The noisiest debates on poverty focus on the amount of money that needs to be put to work to help the poor—be it rock star Bono’s campaign to get rich countries to give more aid to Africa or the very public declarations of the Indian government to spend more on education, health and infrastructure to ensure inclusive growth. Unfortunately, these campaigns and policy statements tell us little of value about how money is to be actually spent. Too much money has gone down the drain.
That’s where a relatively new research tool can be of great use—randomized trials. The Abdul Latif Jameel Poverty Action Lab at the Massachusetts Institute of Technology (MIT) has been one of the pioneers in the use of a technique borrowed from the world of medicine. Doctors who want to understand how well a certain drug works as an antidote to a certain illness will divide a group of patients selected at random into two clusters. One will be given the new drug and the other will not. The progress of the two groups of patients is monitored to see whether there is a significant difference between the health parameters of those who were given the drug and those who weren’t. That helps establish the efficacy of a new drug.
MIT economists such as Abhijit Banerjee and Esther Duflo, as well as Sendhil Mullainathan of Harvard, have adapted this technique to study various poverty-related issues. Take the issue of education. What does it mean when we say that something needs to be done about the horrid state of municipal education in India? Should their budgets be increased? Are more teachers needed? Would computers do the trick? The standard “let’s throw some more money at the problem” does little to clarify the policy choices.
Two experiments conducted by the Poverty Action Lab gives us clear clues. In one done with Pratham, an NGO, we get a clear sense of what can be done. Pratham hires young women living in local communities to provide remedial education to children who have moved to Class II and III without acquiring the basic literacy and numerical skills that they should have in Class I. The Poverty Lab research showed that the remedial education provided by these young women (called balsakhis) helped improve exam scores. A cost-benefit analysis showed that it was between 4.5 and 6.7 times more cost-effective than hiring a new teacher for those kids.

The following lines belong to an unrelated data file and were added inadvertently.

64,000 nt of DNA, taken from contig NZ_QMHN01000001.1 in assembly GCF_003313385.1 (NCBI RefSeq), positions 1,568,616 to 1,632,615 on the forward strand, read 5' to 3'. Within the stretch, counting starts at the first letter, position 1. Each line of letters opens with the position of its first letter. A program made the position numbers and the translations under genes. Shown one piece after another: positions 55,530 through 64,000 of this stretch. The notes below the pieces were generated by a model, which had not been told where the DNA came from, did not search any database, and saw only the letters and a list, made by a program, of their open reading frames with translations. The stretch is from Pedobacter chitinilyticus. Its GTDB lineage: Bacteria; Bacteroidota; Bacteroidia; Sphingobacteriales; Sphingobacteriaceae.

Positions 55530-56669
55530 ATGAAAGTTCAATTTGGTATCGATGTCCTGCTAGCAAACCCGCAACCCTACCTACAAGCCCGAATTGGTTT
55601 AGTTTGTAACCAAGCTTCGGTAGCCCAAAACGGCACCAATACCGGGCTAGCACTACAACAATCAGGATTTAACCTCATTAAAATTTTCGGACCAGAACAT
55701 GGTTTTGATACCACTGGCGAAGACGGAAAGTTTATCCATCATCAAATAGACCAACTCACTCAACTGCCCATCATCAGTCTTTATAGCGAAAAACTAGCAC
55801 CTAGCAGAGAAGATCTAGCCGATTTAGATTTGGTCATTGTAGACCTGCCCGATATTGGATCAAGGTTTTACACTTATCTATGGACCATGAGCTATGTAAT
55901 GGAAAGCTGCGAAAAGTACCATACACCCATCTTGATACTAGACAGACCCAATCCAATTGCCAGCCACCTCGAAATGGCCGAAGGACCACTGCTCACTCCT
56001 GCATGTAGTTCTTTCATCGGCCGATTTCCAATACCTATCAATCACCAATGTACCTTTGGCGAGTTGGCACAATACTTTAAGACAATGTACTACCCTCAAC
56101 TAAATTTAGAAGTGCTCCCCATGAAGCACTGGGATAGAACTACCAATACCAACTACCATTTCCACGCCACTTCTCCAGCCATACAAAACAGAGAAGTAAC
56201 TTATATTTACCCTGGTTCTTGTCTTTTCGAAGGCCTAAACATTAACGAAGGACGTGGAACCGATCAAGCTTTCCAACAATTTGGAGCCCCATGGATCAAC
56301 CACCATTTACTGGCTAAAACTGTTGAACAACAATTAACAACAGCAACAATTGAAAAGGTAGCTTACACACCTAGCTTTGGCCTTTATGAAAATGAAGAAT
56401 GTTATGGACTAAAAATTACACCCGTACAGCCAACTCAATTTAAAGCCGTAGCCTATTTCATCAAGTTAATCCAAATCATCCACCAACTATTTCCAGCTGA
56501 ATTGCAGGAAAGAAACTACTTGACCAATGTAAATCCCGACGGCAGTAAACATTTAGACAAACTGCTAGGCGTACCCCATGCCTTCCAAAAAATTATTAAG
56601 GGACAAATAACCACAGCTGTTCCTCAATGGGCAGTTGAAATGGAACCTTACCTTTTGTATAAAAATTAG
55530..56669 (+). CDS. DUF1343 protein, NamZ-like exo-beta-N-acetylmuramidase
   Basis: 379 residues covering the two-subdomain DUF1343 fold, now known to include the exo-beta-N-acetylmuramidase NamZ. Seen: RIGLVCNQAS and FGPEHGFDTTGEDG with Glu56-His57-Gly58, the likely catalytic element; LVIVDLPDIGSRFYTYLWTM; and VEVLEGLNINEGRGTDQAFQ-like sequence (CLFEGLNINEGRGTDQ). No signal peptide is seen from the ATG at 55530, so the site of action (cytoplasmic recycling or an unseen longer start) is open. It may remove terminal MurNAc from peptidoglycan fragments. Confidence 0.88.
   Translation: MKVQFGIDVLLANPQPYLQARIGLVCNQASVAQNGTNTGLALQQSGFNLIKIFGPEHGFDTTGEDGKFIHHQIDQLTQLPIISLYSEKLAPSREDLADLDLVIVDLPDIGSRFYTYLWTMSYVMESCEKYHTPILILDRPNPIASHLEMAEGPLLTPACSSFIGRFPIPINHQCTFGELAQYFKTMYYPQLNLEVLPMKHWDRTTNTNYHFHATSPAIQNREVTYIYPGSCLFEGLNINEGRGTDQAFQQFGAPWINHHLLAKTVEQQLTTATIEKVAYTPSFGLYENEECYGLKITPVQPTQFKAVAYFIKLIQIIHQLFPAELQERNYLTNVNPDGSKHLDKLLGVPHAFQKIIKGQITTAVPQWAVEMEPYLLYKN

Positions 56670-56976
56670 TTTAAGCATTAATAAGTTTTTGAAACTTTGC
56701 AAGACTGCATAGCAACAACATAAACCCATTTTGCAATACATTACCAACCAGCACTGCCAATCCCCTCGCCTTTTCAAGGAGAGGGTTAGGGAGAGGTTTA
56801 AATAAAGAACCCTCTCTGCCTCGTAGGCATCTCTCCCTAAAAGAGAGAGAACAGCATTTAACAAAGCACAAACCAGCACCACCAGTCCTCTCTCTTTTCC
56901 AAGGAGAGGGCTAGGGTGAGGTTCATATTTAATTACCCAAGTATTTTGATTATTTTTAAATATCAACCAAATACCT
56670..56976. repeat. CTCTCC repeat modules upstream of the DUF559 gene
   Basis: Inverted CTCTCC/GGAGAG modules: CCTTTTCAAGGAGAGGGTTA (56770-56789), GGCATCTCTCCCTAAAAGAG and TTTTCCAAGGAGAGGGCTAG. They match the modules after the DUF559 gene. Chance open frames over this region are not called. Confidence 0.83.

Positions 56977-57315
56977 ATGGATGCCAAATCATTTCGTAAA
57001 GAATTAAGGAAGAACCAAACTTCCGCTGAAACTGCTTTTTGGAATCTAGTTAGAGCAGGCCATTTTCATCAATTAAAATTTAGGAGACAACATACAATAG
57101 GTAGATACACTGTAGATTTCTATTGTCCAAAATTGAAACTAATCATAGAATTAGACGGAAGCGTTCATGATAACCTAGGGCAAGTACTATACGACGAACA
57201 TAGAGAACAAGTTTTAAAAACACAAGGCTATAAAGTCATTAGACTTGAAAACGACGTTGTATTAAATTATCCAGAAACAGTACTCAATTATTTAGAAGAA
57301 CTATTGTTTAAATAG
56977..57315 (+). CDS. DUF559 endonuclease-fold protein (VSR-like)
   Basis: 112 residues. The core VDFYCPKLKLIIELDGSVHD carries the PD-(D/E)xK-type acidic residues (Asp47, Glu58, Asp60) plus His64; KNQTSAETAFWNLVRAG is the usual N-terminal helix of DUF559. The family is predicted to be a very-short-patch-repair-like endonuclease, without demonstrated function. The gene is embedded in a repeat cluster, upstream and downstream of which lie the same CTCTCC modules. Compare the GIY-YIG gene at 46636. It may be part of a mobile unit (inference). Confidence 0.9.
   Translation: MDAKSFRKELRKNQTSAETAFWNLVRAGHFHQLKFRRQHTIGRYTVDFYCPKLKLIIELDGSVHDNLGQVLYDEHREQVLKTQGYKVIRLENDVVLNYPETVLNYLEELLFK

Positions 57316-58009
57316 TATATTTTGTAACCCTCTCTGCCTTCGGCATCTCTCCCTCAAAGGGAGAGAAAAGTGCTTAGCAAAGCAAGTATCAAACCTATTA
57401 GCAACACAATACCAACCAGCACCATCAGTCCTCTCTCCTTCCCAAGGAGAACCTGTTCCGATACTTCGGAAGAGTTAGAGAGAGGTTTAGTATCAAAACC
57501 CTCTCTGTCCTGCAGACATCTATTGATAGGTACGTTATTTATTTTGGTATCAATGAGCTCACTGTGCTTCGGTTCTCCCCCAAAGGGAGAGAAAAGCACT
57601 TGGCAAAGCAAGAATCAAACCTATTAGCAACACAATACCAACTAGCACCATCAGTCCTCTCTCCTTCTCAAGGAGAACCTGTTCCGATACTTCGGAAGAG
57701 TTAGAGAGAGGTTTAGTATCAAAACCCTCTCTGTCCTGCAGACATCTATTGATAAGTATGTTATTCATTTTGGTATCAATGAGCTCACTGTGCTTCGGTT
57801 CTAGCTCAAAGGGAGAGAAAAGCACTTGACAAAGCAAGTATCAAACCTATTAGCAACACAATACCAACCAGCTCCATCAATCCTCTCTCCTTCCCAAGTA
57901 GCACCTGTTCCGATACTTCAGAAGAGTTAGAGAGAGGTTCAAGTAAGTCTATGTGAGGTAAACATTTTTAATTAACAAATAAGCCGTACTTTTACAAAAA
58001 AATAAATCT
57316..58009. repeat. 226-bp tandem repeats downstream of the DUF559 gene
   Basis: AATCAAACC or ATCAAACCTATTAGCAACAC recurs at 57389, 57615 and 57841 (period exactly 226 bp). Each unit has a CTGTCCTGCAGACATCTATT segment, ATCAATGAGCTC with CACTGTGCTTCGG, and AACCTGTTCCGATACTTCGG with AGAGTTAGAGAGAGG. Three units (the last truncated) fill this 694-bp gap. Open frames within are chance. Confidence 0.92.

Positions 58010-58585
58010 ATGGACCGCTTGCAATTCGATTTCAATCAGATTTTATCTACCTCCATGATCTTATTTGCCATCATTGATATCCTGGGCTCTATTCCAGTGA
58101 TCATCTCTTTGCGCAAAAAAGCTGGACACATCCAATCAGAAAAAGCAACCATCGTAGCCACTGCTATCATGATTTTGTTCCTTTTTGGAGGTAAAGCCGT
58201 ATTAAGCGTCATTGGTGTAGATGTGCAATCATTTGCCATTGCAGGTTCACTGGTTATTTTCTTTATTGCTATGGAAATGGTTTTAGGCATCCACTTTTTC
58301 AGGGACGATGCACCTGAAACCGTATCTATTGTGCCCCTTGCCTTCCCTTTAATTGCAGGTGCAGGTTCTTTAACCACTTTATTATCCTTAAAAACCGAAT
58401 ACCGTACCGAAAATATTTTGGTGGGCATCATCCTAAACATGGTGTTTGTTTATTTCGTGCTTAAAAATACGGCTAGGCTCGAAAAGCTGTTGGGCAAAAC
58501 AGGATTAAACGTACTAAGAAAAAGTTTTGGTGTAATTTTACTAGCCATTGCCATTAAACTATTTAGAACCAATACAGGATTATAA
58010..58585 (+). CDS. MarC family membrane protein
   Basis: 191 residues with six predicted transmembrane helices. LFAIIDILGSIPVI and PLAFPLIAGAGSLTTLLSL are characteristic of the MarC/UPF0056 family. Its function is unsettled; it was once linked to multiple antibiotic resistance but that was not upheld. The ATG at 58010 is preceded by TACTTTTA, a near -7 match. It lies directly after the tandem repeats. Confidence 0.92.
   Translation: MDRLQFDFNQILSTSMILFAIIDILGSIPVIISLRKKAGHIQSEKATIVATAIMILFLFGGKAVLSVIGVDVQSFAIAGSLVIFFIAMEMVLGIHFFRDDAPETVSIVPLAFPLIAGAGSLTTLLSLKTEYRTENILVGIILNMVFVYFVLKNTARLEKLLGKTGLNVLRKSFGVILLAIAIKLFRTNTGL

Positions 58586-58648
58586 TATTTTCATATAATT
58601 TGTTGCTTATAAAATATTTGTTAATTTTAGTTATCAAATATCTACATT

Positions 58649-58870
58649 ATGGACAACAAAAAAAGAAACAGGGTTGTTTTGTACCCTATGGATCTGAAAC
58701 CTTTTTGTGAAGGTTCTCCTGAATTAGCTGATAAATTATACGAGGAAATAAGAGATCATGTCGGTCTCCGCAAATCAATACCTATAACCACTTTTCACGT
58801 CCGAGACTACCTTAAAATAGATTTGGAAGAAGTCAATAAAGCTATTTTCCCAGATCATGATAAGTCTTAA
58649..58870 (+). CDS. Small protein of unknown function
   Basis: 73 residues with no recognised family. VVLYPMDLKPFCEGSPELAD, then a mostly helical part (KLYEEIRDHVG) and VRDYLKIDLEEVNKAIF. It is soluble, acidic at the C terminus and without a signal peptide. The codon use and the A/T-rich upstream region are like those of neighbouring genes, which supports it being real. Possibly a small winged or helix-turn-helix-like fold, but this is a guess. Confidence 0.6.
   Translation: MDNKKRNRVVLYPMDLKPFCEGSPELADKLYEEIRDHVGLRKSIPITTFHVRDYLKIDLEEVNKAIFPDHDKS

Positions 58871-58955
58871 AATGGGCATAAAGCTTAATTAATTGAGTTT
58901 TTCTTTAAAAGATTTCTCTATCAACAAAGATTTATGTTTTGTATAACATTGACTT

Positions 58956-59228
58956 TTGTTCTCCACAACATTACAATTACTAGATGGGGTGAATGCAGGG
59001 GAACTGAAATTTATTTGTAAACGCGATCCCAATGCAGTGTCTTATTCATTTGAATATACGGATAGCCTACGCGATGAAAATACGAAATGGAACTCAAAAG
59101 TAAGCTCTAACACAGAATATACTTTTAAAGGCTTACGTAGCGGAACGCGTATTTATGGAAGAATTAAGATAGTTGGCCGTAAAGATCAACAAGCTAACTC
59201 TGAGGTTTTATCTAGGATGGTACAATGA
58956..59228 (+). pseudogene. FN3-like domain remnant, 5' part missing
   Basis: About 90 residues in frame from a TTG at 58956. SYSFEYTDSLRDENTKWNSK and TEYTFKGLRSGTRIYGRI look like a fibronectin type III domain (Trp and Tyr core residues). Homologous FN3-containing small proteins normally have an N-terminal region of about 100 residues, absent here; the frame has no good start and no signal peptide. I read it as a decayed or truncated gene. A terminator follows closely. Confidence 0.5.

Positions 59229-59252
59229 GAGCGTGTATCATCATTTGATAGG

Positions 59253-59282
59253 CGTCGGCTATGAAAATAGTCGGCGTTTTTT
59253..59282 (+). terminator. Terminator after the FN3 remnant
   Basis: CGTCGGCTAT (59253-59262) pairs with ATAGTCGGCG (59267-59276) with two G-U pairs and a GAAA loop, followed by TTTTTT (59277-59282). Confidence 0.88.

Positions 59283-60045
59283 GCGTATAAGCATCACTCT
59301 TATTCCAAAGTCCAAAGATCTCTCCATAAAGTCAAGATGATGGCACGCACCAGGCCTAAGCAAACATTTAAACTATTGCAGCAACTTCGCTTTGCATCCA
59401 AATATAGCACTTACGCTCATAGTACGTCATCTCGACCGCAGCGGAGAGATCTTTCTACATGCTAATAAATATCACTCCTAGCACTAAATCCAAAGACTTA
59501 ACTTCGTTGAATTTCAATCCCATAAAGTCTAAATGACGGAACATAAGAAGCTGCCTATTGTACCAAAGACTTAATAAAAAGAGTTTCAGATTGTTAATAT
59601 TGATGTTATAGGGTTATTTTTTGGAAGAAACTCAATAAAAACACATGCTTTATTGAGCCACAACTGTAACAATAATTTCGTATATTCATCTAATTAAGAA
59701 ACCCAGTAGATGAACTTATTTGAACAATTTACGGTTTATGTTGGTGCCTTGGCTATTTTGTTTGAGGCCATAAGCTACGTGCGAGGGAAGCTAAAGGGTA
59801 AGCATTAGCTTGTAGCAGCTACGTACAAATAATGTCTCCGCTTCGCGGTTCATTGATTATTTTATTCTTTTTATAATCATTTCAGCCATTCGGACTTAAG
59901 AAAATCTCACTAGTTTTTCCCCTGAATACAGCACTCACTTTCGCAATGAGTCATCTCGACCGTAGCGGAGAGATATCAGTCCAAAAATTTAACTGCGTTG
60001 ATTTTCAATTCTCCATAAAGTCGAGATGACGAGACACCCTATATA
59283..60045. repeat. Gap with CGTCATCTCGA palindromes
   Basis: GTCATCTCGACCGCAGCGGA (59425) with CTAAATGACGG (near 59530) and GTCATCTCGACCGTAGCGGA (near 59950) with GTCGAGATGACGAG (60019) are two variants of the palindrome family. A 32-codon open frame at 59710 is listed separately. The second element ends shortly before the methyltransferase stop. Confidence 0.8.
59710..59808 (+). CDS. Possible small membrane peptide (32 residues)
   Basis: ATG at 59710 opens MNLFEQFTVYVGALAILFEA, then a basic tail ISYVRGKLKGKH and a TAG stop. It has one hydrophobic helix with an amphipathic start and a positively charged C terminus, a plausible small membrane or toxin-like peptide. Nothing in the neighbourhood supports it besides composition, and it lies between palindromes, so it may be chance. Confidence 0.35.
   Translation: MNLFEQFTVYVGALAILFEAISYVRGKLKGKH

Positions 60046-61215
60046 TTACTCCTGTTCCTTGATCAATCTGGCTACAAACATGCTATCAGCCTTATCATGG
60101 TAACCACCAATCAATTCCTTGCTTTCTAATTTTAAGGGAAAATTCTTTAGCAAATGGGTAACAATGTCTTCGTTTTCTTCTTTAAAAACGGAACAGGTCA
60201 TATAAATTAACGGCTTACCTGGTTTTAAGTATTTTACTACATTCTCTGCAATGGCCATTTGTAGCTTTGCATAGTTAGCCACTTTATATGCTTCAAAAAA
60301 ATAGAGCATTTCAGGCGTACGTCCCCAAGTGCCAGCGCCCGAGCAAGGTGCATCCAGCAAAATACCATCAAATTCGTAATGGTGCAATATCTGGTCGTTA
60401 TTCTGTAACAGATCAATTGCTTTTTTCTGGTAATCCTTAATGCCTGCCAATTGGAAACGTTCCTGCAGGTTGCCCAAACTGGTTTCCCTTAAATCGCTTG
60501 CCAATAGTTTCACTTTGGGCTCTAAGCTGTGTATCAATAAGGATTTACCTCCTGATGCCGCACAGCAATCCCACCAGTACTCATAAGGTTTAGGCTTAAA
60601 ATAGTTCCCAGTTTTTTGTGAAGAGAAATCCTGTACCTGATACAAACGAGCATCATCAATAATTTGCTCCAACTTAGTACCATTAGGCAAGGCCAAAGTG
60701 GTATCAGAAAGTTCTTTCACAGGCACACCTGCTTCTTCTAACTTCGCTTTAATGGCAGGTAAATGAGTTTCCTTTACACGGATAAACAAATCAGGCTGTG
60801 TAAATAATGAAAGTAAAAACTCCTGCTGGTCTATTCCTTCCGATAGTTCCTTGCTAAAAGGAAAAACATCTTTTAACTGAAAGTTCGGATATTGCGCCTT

A similar piece of research in Vadodara showed that computer-assisted learning could provide similar improvements in marks, but that it was far less cost-effective than the balsakhi programme. Such randomized trials give us clear signs that balsakhis are more effective that either employing more teachers or giving computers to government schools. God is in such details.
Many of the Poverty Action Lab’s most interesting projects are being conducted in India. So it is fitting that the lab is now setting up base in Chennai. Infosys chief mentor N.R. Narayana Murthy will inaugurate the lab’s new South Asia centre this Friday.
Randomized trials are not without their critics. Some have questioned, the ethics of such trials, since one group gets “help” and another doesn’t. How fair is it to, for example, give iron supplements to one group of poor village women and not give them to another? The other set of criticisms are of a different nature. Nobel economist James Heckman, for instance, says that such trials do little to explain why a particular policy or intervention succeeded or failed. (His 1995 essay on this predates the setting up of the Poverty Lab.) The point is: balsakhis do more for remedial education than new teachers. But why? Heckman also says that these trials do little to estimate structural parameters, such as the labour market response to a tax cut.
Despite these criticisms, there is little doubt that the techniques used by the Poverty Lab are a great leap forward from the rather empty homilies that often pass off as development policy in India. I am reminded here of something said by William Easterly, a thorn in the side of the development economics establishment, in a speech he gave in January 2006. “Historically, poverty has never been ended by central planners. It is only ended by searchers, both economic and political, who explore solutions by trial and error… A Planner thinks he already knows the answers: he thinks of poverty as a technical engineering problem that his answers will solve. A Searcher admits he doesn’t know the answers in advance: he believes that poverty is a complicated tangle of political, social, historical, institutional and technological factors.”
The Indian development discourse is all about budgets—how much will be spent? There is little clarity on what needs to be done to improve education, health, access to finance, the use of subsidies, etc. Social policy is still dominated by what Easterly would call the planning mentality. We need a bit more searching.
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